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A few weeks ago, an IT manager I know called me out of the blue to chat. Our conversation naturally led to the state of his Apple fleet, their management challenges, and what they were working on for the future. Outside of security challenges and concerns, he came back to an issue that I think many companies are dealing with: tool sprawl.

About Apple @ Work: Bradley Chambers managed an enterprise IT network from 2009 to 2021. Through his experience deploying and managing firewalls, switches, a mobile device management system, enterprise grade Wi-Fi, 1000s of Macs, and 1000s of iPads, Bradley will highlight ways in which Apple IT managers deploy Apple devices, build networks to support them, train users, stories from the trenches of IT management, and ways Apple could improve its products for IT departments.

Apple @ Work is exclusively brought to you by Mosyle, the only Apple Unified Platform. Mosyle is the only solution that integrates in a single professional-grade platform all the solutions necessary to seamlessly and automatically deploy, manage & protect Apple devices at work. Over 45,000 organizations trust Mosyle to make millions of Apple devices work-ready with no effort and at an affordable cost. Request your EXTENDED TRIAL today and understand why Mosyle is everything you need to work with Apple.


It happens slowly at a company. You get a tool to do one thing. It doesn’t do everything, so you get another tool to do something else. Another department then has yet another tool that works better for their use case. You multiply this out by the entire company. and boom, you have tool sprawl.

Tool sprawl is a problem for a handful of reasons. From a security perspective, it creates additional tools that have to be managed, monitored, and updated. It’s yet another attack vector for your organization. From a training point of view, ensuring that all employees are up to speed on maximizing the usage of dozens of tools that each serve a niche purpose is incredibly challenging. From a cost perspective, a company pays for subscriptions for tool after tool. Many of these tools are often expensed on a manager’s credit card, so it’s hard to uncover exactly what everyone is paying for.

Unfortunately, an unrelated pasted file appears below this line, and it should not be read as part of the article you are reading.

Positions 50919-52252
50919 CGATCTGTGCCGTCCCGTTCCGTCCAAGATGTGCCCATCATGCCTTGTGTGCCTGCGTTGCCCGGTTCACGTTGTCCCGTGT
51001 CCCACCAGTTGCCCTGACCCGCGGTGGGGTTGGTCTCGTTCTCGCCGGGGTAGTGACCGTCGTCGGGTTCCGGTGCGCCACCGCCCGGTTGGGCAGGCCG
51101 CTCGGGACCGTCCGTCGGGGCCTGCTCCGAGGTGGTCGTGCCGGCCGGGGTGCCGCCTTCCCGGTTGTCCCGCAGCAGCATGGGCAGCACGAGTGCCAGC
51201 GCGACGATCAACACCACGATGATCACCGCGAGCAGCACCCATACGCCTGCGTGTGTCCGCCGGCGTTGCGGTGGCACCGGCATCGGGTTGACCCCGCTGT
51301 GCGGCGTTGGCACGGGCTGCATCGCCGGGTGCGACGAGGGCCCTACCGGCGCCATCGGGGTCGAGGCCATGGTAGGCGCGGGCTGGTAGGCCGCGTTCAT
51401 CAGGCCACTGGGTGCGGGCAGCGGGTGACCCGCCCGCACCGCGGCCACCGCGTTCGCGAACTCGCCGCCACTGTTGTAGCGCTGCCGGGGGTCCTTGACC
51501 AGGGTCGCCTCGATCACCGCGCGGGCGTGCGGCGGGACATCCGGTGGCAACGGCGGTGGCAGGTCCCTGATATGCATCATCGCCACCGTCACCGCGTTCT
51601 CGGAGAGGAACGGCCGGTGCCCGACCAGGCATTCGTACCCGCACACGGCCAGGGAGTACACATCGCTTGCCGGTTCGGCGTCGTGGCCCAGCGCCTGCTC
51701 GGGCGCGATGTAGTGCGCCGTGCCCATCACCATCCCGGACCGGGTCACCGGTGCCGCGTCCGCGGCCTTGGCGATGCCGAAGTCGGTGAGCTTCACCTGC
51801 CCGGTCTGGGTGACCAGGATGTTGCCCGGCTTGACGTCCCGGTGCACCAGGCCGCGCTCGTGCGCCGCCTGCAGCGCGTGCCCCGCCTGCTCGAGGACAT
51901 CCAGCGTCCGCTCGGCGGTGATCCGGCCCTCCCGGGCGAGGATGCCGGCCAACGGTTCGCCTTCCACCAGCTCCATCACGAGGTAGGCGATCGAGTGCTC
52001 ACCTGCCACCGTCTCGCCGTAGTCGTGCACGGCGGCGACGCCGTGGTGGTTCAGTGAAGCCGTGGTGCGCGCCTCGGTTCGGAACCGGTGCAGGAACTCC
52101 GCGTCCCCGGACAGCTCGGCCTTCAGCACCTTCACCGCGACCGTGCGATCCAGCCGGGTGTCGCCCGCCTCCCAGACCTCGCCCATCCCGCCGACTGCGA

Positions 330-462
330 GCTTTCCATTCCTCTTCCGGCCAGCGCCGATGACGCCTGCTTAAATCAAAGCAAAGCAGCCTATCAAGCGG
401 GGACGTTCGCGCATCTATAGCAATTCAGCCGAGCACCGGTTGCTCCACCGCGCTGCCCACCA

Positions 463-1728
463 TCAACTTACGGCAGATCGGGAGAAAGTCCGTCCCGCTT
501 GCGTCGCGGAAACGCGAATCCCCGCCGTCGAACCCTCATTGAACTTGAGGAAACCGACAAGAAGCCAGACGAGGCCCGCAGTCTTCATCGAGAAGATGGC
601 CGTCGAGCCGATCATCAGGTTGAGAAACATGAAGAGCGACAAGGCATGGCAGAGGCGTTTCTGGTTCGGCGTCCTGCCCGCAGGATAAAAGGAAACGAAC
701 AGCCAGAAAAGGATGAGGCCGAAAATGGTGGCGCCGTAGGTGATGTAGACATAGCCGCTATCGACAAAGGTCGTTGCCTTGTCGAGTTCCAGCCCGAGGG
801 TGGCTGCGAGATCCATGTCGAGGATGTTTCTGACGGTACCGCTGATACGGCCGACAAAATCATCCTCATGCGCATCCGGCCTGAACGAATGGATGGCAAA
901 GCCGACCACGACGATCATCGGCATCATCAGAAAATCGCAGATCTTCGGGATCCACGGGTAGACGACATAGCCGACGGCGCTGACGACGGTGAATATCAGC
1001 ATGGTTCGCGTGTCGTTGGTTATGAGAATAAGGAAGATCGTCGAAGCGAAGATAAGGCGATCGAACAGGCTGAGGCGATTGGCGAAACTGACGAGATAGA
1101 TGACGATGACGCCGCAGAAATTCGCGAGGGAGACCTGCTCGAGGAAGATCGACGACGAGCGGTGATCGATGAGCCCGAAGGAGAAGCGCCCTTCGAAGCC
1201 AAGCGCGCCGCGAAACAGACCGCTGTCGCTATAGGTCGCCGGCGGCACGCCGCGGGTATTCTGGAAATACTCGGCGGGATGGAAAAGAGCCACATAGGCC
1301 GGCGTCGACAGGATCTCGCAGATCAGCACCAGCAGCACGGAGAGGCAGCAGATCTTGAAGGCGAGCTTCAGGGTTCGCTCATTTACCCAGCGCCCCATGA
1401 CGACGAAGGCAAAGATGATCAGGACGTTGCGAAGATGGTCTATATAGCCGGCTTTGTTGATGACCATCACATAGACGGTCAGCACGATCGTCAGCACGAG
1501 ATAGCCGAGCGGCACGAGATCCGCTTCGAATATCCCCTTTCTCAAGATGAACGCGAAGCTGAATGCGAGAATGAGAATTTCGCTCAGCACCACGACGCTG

Apple’s role

One of the things that Apple has done well here is bringing a lot to the table with the default macOS installation. Apple Reminders is a good enough task app for most people. Apple Notes is a good enough note-taking app for most people. iWork is a good enough collaboration suite if you aren’t using Google Workspace or Microsoft 365. Apple Mail and Apple Calendar are good enough for most people and work with all of the major providers without much fuss.

So, if Apple provides tools that are good enough out of the box, how do companies end up with tool sprawl? It’s because good enough isn’t always sufficient for many organizations. Instead of Apple Reminders, they end up using a team Trello account. Instead of FaceTime, they end up with Zoom. Instead of iWork, they use Microsoft 365. Even those tools don’t meet the needs of everyone in the organization, so departments end up using Google Workspace instead of Office. It happens gradually, then suddenly. With the advent of the App Store, it became even easier.

What’s the solution?

Companies are attempting to build a complete workspace that handles everything a company needs to run. Spike builds the key communication and collaboration tools into a single app. Pumble includes Clockify and Plaky. Atlassian is a key player in all things issue tracking, project management, and much more.

I think the key thing for companies to do is start with an audit. Audit every tool in your company. Look at every receipt to find rogue subscriptions. Start with the critical problem the tool is solving and find out if you have an existing tool that can solve that problem.

Ultimately, solving this problem is as much a people problem as a technology problem. It’s incredibly easy to sign up for a $99/month team subscription for a tool for your department. The solution is for the IT team to control and approve all software subscriptions. You must start with a tool justification, security review, and budget approval. It’s not about making IT the gatekeeper as much as it is about companies keeping track of what tools they’ve deployed.

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